Lazette Gifford
Publisher & Editor

The Audience in my Head

By Jessica Corra Tudor
Copyright © 2007 by Jessica Corra Tudor, All Rights Reserved

I don't consciously think about who I’m writing for while I'm writing. That would be like allowing my Inner Editor off her leash and letting her invite friends. I do all my planning and editing with an audience in my head, however. I find that in the pre- and post- writing stages, thinking about my audience proves valuable.

So who is my audience? For me, it's my twin sister and my husband, whose tastes are worlds apart. My twin sister is analytical, acerbic, and secular. My husband is quick-witted, religious, and handsome -- and also brutally honest and very picky. I ask myself, "Would they both read it?" This is what keeps me balanced. What offends my husband is no big deal for my sister, and vice versa.

How is this helpful to me as a writer? Doesn't trying to balance both sides just mean I'm pretty boring? You'd think so. I look at it another way: readership appeal. Not everyone is going to want to read a historical thriller with fantasy elements, but if they did, would they read mine? The readership extremes are represented in my head by my audience. Rather than limiting me, they often prompt me in better directions. For instance, it would offend my husband if a character outright cursed. How else can I show his frustration?

It's not so different from the characters floating around in my head as I plan the story. It's one thing to look at an action and ask if a character would really perform it. It's another to ask if it's something anyone would want to read. My audience is my objective yard stick, because as a writer I don't have an objective bone in my body.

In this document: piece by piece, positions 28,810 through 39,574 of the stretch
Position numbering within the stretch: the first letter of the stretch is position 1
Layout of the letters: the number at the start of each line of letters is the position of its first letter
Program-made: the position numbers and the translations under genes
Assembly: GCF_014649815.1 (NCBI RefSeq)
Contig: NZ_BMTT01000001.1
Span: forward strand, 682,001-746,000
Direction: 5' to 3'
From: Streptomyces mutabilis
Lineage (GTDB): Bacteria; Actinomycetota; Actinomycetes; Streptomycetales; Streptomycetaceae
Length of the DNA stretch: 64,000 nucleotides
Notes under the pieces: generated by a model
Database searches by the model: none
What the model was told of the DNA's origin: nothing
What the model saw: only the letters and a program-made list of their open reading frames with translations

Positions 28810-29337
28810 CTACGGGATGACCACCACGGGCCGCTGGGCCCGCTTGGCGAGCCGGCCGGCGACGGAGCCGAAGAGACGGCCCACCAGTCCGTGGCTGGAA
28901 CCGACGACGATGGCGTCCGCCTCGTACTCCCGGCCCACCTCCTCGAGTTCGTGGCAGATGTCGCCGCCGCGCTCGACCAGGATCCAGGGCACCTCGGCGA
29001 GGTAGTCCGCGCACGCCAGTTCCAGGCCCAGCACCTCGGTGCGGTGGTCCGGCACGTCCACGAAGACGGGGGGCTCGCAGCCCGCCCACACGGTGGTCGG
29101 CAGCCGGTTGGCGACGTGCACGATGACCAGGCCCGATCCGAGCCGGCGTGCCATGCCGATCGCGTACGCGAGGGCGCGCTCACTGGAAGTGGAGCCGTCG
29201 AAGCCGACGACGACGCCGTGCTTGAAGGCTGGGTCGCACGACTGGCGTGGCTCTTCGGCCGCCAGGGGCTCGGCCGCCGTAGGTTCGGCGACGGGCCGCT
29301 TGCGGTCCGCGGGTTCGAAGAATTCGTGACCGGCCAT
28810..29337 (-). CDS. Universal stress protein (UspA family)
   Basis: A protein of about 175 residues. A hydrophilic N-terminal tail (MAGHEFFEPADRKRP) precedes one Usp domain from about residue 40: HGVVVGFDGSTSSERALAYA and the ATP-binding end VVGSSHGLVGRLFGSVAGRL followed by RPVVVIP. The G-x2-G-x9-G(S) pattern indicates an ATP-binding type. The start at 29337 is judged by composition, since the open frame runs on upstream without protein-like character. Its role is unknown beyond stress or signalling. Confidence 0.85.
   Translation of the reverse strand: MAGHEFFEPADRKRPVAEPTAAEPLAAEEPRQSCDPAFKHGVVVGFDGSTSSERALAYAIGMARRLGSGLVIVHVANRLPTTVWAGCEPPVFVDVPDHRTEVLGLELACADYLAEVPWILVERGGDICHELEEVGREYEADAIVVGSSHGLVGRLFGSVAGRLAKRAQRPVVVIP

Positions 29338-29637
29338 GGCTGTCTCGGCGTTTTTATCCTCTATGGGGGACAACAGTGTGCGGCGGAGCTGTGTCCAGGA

I know someone will argue with me, "But I write for myself! Why should I bother with other people's opinions?" Well, aside from a desire to publish, you mean. I know writers who are their own yardstick, and write things they would want to read. I can't do that. I'm a really picky reader and I am also a very poor judge of my own writing, as many writers are. So what I think is brilliant and original... well, I'm more likely to see its flaws when I run it by my sister and husband -- in my head. Note that my audience contains people I know very well; I can assume the responses they make in my head are what they would really say because I know them so well. 

Considering other people's opinions may keep you from spending a lot of time with a piece that is ultimately not going anywhere, no matter how cool you think blue pixies are. 

While I'm not going to tell you that pieces you write may not be worthwhile, because we learn from everything we write, I am going to say that if we're critical upfront with our work -- objectively, truly critical -- we'll probably spare ourselves some heartache and wasted time, and maybe even become better writers for it. If you take yourself seriously as a writer (especially if you plan to submit your work), you should consider your readership. Even if you ultimately reject having one in your head (enough voices already, maybe?) you should still ask the question, "Would anyone read this besides my mom?" It may seem obvious but then again, maybe not. And since I'm the last person who can answer that question about my work, I leave it up to my husband and sister.

(Or maybe I just like to see them argue…)